CINCINNATI — DaQuan Smith loves football.
Whether he’s playing wide receiver or safety, the Taft junior has a natural instinct for the game.
“He is probably the smartest football player that I have been around probably in my 11 years here at Taft,” Senators coach Jeff Cargile said.
Smith, 16, was ineligible his first two years because of grades and trouble off the field. He also was deeply impacted by the loss of his uncle last year.
Smith's father and two brothers are incarcerated; he doesn't know the whereabouts of a third brother.
“I was about ready to give up at first, and then everybody tells me I can do better,” Smith said. “I ain’t the child that just gives up on myself. Everybody tells me to do better. So I put a lot of work into the classroom. I stayed after school at night.”
Taft principal Ceair Baggett said Smith has been an excellent student; he had four As and two Bs in the first quarter.
“Great kid,” Baggett said. “He is very respectful. If you ask him to do anything, he will do it for you.”
Cargile has known Smith since the wide receiver was in the seventh grade. He said Smith has made a significant turnaround with his attitude and commitment this year.
In fact, Cargile named him a captain – a unique honor for a junior within Taft’s program.
“It just clicked,” Cargile said. “I have never given up on him. I am very, very close to him. It’s kind of like your kids. You don’t want to say you have a favorite kid. If I would say as far as my favorite player it would probably have to be him just because everything he has been through in his life, all the difficulties that he’s had.”
Pride in the Senators
Taft, projected to be No. 1 in Division V, Region 20, has won 27 consecutive Cincinnati Metro Athletic Conference games. The Senators (8-1) will play host to Aiken (5-4) on Friday night in the regular-season finale at Stargel Stadium. Taft is projected to earn its fifth consecutive trip to the playoffs, and Smith is a significant part of the success this season.
Smith has 21 receptions for 384 yards and four touchdowns on offense, plus 36 tackles and three interceptions on defense. He also started at quarterback and had over 100 yards passing and a pick-6 on defense in a 34-6 win over Woodward on Oct. 25.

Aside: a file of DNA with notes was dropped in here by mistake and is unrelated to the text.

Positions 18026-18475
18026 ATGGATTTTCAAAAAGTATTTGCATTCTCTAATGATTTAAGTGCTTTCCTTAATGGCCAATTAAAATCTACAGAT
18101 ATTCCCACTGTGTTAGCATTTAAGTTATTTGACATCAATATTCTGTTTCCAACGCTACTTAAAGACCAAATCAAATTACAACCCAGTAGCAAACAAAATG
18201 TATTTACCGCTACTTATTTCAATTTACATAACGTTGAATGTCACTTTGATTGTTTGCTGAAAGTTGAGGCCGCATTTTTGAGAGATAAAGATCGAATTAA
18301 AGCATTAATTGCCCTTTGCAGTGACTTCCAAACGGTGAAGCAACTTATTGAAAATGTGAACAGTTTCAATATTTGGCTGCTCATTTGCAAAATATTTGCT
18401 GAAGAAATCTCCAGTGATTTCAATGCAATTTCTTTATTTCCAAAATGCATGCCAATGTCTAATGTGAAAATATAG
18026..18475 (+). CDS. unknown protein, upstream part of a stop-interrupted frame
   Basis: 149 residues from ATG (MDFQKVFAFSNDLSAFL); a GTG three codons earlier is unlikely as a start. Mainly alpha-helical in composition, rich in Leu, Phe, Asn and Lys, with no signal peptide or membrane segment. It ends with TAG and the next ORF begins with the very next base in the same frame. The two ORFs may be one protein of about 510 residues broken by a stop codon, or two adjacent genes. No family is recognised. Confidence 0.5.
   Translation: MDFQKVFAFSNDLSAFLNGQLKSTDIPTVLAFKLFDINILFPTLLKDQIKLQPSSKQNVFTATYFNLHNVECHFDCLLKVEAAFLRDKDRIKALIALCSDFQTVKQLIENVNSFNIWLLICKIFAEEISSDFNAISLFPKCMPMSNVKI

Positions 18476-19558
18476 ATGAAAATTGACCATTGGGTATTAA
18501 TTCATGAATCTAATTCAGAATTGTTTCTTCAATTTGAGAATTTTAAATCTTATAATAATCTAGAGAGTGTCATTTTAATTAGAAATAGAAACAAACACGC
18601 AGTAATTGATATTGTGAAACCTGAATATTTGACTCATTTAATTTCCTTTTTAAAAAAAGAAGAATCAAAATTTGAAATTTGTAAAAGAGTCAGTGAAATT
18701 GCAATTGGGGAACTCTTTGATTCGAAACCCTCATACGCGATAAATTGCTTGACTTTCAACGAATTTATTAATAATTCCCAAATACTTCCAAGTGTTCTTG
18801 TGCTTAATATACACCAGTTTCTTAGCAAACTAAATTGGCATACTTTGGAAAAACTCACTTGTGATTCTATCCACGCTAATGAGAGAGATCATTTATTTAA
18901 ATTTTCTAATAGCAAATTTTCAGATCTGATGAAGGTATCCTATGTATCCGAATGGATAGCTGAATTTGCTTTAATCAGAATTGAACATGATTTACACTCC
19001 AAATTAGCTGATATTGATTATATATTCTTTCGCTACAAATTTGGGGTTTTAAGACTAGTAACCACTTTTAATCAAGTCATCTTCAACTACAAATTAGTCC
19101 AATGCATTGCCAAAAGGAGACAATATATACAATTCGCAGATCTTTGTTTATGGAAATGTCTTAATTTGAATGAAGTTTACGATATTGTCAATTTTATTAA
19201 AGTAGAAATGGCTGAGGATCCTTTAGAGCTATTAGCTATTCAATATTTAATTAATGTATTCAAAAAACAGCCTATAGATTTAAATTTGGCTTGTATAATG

“I love my school,” Smith said. “I put on my jersey on a Friday night and it makes me represent my school. When I step on the field, it’s game time. Everything that has been going on that week, I let it go and let it all out on the field.”
A vision for the future
Keva Gray, Smith's mother, has dealt with some health issues but hasn't missed a Taft game. She creates T-shirts every week in support of her son.
“It makes me feel good,” Smith said. “I thought my mom was actually going to give up on me. I got into a little trouble and stuff. I love her a lot.”
Gray is enthusiastic about discussing her youngest son; after all, she is his No. 1 supporter.
"I'm really proud of him," Gray said. "He's doing awesome."
Cargile said Smith also has relied on a supporting cast of aunts and uncles along with teammates.
Smith is appreciative of how Cargile checks in with him on a daily basis. Cargile might give Smith a ride home to Over-the-Rhine or check in to make sure Smith eats and remains healthy.
Gray said Cargile is more than just a coach and has been a significant influence in her son's life. Gray feels like she or her son can speak with Cargile about anything.
“Coach Cargile has a big heart,” Smith said. “He loves the school and he loves the program.”
Senior offensive/defensive lineman Antonio Williams said Smith has persevered through a lot of adversity but has excelled for the Senators this season.
"I mean, he’s changed," Williams said. "You can see the change. I know Coach Cargile probably told you that. He’s a little different now. I love it. It’s good for the team and everything.”
Smith, who has played football since he was 3 years old, wants to attend college and eventually become an athletic trainer. He wants to give back to the game that has meant so much to his life. He also envisions himself being very successful in the future.
“It makes me really, really proud, not just for myself but for him,” Cargile said. “It just makes me feel that if I can just touch one kid this is all worth it. To see where he has come from to where he is right now – I don’t know – it’s just like a proud father. I am just happy for him because I know how much he loves this game, and he is a good kid.”